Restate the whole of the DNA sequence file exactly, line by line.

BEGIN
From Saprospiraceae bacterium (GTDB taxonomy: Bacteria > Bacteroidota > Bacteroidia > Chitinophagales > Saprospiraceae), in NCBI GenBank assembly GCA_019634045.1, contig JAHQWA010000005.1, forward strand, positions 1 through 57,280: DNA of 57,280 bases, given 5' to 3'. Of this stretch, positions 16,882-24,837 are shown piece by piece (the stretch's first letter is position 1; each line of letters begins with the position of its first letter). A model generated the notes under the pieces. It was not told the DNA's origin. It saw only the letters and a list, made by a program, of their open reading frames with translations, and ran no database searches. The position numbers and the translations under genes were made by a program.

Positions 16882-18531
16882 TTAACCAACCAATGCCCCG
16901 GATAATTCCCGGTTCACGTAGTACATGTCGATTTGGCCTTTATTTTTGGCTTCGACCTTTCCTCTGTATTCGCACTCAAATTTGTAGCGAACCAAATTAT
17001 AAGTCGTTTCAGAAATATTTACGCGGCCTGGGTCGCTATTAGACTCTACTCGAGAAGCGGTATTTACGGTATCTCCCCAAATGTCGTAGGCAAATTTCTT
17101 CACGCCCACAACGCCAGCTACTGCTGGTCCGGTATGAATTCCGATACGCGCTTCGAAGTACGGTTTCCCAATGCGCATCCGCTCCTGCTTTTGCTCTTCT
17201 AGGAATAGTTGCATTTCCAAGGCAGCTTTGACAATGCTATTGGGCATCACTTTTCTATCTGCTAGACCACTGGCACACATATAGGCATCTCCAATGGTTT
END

From Saprospiraceae bacterium (GTDB taxonomy: Bacteria > Bacteroidota > Bacteroidia > Chitinophagales > Saprospiraceae), in NCBI GenBank assembly GCA_019634045.1, contig JAHQWA010000005.1, forward strand, positions 1 through 57,280: DNA of 57,280 bases, given 5' to 3'. Of this stretch, positions 16,882-24,837 are shown piece by piece (the stretch's first letter is position 1; each line of letters begins with the position of its first letter). A model generated the notes under the pieces. It was not told the DNA's origin. It saw only the letters and a list, made by a program, of their open reading frames with translations, and ran no database searches. The position numbers and the translations under genes were made by a program.

Positions 16882-18531
16882 TTAACCAACCAATGCCCCG
16901 GATAATTCCCGGTTCACGTAGTACATGTCGATTTGGCCTTTATTTTTGGCTTCGACCTTTCCTCTGTATTCGCACTCAAATTTGTAGCGAACCAAATTAT
17001 AAGTCGTTTCAGAAATATTTACGCGGCCTGGGTCGCTATTAGACTCTACTCGAGAAGCGGTATTTACGGTATCTCCCCAAATGTCGTAGGCAAATTTCTT
17101 CACGCCCACAACGCCAGCTACTGCTGGTCCGGTATGAATTCCGATACGCGCTTCGAAGTACGGTTTCCCAATGCGCATCCGCTCCTGCTTTTGCTCTTCT
17201 AGGAATAGTTGCATTTCCAAGGCAGCTTTGACAATGCTATTGGGCATCACTTTTCTATCTGCTAGACCACTGGCACACATATAGGCATCTCCAATGGTTT